Can psychotherapy feel good? Or is psychotherapy all about swimming in the muck of shameful impulses? “Getting help” has come to mean exhibiting one’s dysfunction in front of a stranger. What if there was another way to think of psychotherapy? I believe that psychotherapy can feel good. It may sometimes even be fun -- and maybe it’s more effective when it’s fun.
Freud and Shame
What are the origins of this aversion to psychotherapy? Let’s go back 100 years or so. Remember Sigmund Freud? It seems that we as a culture can’t forget him. And we shouldn’t. But we may want to question some of his biases. At the root of Freud’s theory is the idea that our Id -- our impulsive, untamed “inner bad-boy” (or girl), is continuously in conflict with our Superego; our conscience. We wish we could get rid of our mom and marry our dad, and we feel miserable because our superego tells us No. Our desires and drives get us into trouble. In this worldview the human condition is fundamentally unworkable. We experience a never-ending conflict between what we want to do and what we “should” do. What would a therapy session be like in which the therapist perceives the human condition as unworkable? What would it be like to talk to a therapist who believes that he has to fix you? How would the therapist interact with a client whom he/she believes is inherently dysfunctional? I’ll call this psychotherapist Therapist 1.
Our Parts Love Us
Now imagine a therapy session in which the therapist believes that the human psyche is innately functional, maybe even sacred. This therapist (Therapist 2), believes that our impulses are good. She may ascribe to the Internal Family Systems model -- a model that identifies “subpersonalities” that help us cope. She knows that all our subpersonalities or “parts” want the best for us, that each part is valuable and lovable. What Freudians call the Id, Therapist 2 might call an inner child. What Freudians call the Superego, this therapist might call a taskmaster. Therapist 2 would listen to the inner child, hear out the taskmaster, call on the inner nurturer, bring forth the Wise Self. She might encourage the inner parent to calm the child. She might listen while the Wise Self counsels the taskmaster. Therapist 2 would facilitate a dialogue among parts, knowing that all want the best for their person. In other words, our inner wisdom, under the right circumstances, (and sometimes with a little nudging), can gracefully ease us towards health. Humans are not inherently neurotic. We are inherently wise. Healers like Therapist 2 can help us access that wisdom and honor each part of ourselves. That kind of therapy session feels good!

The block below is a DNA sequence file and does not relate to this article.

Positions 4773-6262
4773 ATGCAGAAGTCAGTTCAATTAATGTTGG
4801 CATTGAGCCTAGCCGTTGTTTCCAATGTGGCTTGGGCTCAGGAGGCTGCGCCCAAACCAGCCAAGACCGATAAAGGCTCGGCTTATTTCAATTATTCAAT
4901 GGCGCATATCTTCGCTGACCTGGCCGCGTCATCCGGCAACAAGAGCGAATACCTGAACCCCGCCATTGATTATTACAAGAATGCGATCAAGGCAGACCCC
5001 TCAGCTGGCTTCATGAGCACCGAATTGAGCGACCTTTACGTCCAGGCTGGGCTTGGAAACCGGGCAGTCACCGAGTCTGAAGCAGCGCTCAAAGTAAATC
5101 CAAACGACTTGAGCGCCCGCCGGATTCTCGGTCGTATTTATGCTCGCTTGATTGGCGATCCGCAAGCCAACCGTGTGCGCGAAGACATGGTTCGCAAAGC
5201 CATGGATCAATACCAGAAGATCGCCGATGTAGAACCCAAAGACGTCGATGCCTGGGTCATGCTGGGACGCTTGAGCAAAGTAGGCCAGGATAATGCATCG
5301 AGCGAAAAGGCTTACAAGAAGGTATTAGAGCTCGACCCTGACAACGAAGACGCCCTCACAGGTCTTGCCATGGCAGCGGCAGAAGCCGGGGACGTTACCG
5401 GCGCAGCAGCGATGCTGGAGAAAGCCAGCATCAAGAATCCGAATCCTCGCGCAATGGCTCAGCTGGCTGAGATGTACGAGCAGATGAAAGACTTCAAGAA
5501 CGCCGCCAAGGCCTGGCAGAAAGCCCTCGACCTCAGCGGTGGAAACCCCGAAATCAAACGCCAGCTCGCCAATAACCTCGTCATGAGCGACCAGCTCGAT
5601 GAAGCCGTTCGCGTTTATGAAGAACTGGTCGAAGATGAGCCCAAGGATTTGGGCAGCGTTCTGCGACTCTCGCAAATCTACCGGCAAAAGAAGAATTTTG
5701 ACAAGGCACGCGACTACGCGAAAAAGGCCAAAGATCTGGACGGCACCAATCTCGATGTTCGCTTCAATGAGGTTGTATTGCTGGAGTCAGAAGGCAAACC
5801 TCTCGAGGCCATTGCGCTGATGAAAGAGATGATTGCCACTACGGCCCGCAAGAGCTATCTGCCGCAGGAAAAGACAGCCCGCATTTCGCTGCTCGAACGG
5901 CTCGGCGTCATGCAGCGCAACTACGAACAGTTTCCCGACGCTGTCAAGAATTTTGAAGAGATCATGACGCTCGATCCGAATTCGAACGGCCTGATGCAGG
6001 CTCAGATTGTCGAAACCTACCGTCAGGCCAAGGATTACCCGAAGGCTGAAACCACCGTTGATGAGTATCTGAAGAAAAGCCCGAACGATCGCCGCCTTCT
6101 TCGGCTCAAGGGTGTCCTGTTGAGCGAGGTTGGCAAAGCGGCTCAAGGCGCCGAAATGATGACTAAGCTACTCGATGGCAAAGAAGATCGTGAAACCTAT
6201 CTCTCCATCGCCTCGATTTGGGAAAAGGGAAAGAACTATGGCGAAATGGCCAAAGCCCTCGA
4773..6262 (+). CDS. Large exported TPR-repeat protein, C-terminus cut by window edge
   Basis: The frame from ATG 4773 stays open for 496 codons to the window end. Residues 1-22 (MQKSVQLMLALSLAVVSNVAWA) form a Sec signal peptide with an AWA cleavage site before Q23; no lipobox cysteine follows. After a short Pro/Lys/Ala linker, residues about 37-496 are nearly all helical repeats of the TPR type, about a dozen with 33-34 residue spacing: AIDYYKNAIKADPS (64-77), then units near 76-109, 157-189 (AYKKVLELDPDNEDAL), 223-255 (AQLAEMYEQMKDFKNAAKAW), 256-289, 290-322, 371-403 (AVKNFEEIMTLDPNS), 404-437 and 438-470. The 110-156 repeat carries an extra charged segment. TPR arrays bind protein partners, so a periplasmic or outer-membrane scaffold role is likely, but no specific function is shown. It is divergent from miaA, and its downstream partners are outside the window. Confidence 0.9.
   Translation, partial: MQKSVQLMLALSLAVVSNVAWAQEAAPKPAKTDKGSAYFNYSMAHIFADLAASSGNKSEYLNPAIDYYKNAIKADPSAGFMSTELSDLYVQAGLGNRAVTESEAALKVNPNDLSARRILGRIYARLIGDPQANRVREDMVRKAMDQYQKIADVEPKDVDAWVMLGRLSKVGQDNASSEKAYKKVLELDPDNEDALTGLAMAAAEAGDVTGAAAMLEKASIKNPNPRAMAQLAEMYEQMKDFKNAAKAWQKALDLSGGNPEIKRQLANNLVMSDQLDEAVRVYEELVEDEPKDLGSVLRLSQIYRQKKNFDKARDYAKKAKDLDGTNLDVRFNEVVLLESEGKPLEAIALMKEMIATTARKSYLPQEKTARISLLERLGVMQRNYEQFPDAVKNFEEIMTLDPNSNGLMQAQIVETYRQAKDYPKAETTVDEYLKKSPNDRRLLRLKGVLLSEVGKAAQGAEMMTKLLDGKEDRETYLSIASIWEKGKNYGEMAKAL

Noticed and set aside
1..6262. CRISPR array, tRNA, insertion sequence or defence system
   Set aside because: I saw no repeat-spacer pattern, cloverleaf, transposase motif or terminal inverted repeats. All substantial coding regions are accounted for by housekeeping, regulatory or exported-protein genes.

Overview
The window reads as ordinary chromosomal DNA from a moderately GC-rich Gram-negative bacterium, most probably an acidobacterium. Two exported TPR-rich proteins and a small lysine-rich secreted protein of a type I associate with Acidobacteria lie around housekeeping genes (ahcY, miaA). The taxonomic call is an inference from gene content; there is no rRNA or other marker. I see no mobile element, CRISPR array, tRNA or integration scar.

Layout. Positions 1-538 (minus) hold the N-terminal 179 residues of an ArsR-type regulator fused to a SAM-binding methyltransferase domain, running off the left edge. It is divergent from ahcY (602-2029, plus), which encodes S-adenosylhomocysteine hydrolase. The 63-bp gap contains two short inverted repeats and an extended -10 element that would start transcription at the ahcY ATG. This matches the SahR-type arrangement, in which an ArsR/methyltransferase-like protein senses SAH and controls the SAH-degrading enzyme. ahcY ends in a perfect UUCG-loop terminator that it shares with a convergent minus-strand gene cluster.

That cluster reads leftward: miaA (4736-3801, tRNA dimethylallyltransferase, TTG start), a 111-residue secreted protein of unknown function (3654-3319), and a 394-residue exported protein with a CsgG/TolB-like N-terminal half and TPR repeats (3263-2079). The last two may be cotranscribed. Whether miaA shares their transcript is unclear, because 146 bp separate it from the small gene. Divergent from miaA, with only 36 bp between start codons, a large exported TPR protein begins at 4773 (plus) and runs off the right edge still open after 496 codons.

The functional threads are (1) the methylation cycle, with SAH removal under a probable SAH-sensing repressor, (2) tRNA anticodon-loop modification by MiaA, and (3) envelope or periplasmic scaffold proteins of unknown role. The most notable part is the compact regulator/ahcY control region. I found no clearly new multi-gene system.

Here’s an analogy that might help. Most of you have probably received a massage. As psychotherapy aims to improve psyche functioning, massage therapy aims to improve body functioning. Using the model of two hypothetical massage sessions is a good way to compare the two psychotherapy approaches described above. Massage Therapist 1 believes that bodies can’t self-regulate. She may bully the body in order to bring it to her vision of health. Massage Therapist 2 believes that bodies have inner wisdom and the capacity to self-heal. She will approach the client gently and respectfully. She may give a little boost to the body’s self-healing ability. Massage Therapist 1 would probably (unintentionally) inflict pain, while Massage Therapist 2 would playfully partner with the body to facilitate equilibrium.